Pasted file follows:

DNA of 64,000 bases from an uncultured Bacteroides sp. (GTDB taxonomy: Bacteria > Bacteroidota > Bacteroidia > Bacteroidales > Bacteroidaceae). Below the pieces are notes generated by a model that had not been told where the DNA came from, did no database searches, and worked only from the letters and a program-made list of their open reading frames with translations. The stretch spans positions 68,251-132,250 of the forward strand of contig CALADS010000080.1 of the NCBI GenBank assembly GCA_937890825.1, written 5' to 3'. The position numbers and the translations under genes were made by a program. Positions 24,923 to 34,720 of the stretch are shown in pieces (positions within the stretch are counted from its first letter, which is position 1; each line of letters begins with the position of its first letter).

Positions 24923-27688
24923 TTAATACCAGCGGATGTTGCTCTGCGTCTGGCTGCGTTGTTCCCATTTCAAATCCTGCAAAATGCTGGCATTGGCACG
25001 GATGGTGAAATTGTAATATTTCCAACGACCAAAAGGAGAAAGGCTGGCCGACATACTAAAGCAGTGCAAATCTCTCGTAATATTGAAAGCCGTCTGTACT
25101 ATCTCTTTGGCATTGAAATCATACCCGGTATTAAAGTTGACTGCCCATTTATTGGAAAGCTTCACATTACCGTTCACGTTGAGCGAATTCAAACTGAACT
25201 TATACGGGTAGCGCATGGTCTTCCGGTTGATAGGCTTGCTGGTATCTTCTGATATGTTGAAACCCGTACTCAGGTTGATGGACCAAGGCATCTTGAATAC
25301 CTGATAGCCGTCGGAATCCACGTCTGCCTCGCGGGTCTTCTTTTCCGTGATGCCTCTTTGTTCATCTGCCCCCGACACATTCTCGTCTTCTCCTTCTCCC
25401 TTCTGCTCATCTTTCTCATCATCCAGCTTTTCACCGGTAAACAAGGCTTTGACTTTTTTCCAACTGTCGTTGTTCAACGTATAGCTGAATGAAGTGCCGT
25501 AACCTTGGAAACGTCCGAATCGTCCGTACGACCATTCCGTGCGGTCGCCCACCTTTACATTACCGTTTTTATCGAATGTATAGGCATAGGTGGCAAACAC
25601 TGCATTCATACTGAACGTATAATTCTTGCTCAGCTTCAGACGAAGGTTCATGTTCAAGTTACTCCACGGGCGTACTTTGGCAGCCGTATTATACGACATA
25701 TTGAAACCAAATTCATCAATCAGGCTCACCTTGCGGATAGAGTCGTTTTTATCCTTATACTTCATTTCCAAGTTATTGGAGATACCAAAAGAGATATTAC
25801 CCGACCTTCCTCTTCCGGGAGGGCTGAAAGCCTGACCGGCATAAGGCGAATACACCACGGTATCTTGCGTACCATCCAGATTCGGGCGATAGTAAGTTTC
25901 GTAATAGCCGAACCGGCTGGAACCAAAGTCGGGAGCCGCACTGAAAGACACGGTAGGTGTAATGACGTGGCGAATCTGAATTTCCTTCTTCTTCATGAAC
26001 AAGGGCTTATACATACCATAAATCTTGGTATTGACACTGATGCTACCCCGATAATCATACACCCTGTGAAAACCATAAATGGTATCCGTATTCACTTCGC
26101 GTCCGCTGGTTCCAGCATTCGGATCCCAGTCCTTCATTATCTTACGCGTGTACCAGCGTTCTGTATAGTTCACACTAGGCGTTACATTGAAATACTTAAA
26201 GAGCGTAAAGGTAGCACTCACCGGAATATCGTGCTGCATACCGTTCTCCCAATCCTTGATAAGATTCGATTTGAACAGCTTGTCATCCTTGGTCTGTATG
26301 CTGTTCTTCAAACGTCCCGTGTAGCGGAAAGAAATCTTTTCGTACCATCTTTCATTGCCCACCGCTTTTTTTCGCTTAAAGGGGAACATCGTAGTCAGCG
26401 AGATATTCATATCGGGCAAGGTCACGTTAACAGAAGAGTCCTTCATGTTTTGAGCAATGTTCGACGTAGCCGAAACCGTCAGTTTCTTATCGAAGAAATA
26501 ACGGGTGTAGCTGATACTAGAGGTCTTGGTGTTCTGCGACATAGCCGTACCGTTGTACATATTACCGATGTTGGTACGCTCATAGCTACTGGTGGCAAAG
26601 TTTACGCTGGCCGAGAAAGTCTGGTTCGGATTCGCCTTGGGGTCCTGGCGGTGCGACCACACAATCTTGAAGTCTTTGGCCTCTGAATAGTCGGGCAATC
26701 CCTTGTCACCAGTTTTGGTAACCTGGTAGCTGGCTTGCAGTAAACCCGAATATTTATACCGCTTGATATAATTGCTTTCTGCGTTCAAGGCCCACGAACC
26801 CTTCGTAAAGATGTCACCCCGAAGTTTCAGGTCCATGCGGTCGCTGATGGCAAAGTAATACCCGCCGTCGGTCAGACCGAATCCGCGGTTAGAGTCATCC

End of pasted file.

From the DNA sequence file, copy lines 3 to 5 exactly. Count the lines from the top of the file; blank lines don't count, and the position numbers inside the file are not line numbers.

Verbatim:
24923 TTAATACCAGCGGATGTTGCTCTGCGTCTGGCTGCGTTGTTCCCATTTCAAATCCTGCAAAATGCTGGCATTGGCACG
25001 GATGGTGAAATTGTAATATTTCCAACGACCAAAAGGAGAAAGGCTGGCCGACATACTAAAGCAGTGCAAATCTCTCGTAATATTGAAAGCCGTCTGTACT
25101 ATCTCTTTGGCATTGAAATCATACCCGGTATTAAAGTTGACTGCCCATTTATTGGAAAGCTTCACATTACCGTTCACGTTGAGCGAATTCAAACTGAACT